A core principle of democracy is that decisions ought to be guided by the “voice of the people.” But what is the people’s voice? And how do the people speak? As citizens living in the United States and other democracies know well, contemporary news media present the people’s voice in a familiar form: the opinion poll. Fifty percent of the people believe this. Forty percent disagree with that. People appear as percentages, even when real live bodies beg to differ. In my most recent book, I describe how federal policymakers turned to pollsters to determine their constituents views on Social Security, even in situations where constituents packed committee hearing rooms to have their voices heard.
The protests in Madison have demonstrated forcefully the power of an alternative to the opinion poll, an embodied voice of the people. During the past week, policymakers, news commentators, and citizens alike have looked to the protests as a sign of public sentiment. And the protests are having a positive effect! I remember first hearing about the planned protests this past Monday. I was depressed about Walker’s proposals, and had resigned myself to the bill’s passage. I had planned on attending the protests out of a sense of moral obligation, but I didn’t expect any change in the outcome.
Five days later, the bill still may pass, but the possibility of its defeat has gone from non-existent to a chance—a chance that tens of thousands of Wisconsinites are fighting for. And they’re fighting by showing up at the Capitol to march, carry signs, chant, and register their dissent.
The people’s voice, resonating loudly from the halls of the Capitol and the streets outside, is inspiring their representatives to act. As readers of this blog may know, the fourteen Democratic senators who left the state Thursday to deny the Senate a quorum did so spontaneously as they gathered on the lawn of the Capitol that morning. One senator was quoted as saying that seeing so many Wisconsinites out in protests for several days convinced him that he could not abide by business as usual. In subsequent interviews, other members of the fourteen have called the protesters heroes, and they clearly seem to draw considerable energy from the people. What if no one was outside the Capitol? Or just a few hundred? What if the senators had commissioned an overnight poll showing that state workers opposed Walker’s plan, but state workers and others didn’t show up to make their dissent known? Would the senators have been inspired to such dramatic action? I don’t think so.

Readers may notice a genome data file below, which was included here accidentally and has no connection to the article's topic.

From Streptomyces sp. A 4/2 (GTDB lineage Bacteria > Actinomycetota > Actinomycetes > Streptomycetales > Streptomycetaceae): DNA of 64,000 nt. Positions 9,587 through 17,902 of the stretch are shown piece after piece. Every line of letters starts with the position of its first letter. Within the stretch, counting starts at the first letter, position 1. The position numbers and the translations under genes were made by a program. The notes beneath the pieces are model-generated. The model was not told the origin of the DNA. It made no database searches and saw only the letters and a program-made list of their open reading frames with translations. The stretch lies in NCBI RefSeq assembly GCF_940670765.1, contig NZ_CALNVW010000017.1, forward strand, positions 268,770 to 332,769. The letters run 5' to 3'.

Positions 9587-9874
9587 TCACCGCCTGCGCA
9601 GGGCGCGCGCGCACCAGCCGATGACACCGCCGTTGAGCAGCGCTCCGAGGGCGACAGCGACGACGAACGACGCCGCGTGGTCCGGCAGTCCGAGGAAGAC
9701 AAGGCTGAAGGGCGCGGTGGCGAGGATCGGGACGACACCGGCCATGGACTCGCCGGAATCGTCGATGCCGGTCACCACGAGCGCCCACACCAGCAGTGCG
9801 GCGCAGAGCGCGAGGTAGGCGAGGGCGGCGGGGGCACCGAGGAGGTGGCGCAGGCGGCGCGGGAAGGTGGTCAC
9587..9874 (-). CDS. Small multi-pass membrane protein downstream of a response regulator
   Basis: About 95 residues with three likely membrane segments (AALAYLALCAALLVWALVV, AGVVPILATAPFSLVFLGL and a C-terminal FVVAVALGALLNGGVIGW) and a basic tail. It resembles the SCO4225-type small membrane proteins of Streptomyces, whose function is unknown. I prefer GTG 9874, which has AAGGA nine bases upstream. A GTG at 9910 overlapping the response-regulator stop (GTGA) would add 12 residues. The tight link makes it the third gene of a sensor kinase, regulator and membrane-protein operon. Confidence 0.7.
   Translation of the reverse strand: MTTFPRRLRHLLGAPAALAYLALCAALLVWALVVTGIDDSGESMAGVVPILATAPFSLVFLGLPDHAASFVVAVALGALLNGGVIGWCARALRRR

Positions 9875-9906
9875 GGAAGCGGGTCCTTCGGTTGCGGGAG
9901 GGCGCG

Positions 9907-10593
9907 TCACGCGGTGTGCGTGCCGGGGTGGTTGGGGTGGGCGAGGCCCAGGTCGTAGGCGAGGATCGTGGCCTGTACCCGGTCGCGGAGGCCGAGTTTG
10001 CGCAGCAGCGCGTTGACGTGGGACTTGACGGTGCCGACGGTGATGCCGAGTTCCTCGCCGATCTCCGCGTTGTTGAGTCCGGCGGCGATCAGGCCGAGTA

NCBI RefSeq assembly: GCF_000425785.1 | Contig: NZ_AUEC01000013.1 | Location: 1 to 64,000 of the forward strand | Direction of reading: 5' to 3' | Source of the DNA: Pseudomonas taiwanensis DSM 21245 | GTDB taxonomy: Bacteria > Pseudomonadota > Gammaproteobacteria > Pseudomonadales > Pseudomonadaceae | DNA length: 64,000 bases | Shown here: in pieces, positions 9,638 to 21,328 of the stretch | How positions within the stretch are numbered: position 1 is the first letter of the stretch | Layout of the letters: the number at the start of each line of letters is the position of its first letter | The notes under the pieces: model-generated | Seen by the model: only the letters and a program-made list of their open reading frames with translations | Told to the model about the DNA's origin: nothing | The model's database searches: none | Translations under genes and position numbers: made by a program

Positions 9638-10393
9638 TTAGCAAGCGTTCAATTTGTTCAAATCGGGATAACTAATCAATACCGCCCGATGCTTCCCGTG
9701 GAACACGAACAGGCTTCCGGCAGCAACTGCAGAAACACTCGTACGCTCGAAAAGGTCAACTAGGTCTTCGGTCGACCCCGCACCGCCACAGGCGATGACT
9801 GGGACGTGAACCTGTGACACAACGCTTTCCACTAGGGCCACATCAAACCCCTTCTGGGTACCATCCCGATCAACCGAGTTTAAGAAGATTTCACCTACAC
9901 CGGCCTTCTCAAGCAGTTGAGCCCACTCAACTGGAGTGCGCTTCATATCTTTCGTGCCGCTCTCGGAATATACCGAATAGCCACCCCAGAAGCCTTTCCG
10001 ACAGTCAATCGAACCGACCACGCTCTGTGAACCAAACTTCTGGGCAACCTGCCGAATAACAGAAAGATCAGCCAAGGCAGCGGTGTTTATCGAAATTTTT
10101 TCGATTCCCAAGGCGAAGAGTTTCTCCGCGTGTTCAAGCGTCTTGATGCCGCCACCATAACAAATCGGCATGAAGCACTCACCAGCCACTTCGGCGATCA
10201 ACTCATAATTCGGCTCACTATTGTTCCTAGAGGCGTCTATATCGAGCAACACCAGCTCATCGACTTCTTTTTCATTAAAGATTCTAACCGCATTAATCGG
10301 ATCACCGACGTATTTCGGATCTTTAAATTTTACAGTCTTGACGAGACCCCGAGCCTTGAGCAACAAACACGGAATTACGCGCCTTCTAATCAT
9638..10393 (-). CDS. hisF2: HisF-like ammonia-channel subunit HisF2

In my view, the reason that the bill wasn’t passed on Friday as originally expected is because tens of thousands of Wisconsinites embodied their dissent in the capital city. And their representatives followed their lead (hat tip to Sue Robinson for calling this point to my attention). By leaving the state, the Democratic senators spoke with an embodied voice that would not have been possible in their chamber. I’m a scholar of deliberation and true-believer in its transformative power. But, on this occasion, no matter what arguments the Democrats would have put forward, they likely would have been defeated on a party-line vote. Physically relocating their bodies enabled the Senators to express their opinions and to prevent a vote. And they did so, as several of them have suggested, so that their colleagues could hear the voice of the people.
To be sure, the situation bringing about these protests in Madison is depressing, since Walker’s bill seems to be designed more to inflict pain than save money. But the protests are inspiring, heartening, motivating. They are a tremendously eloquent statement about the power of democracy. Behold the voice of the people!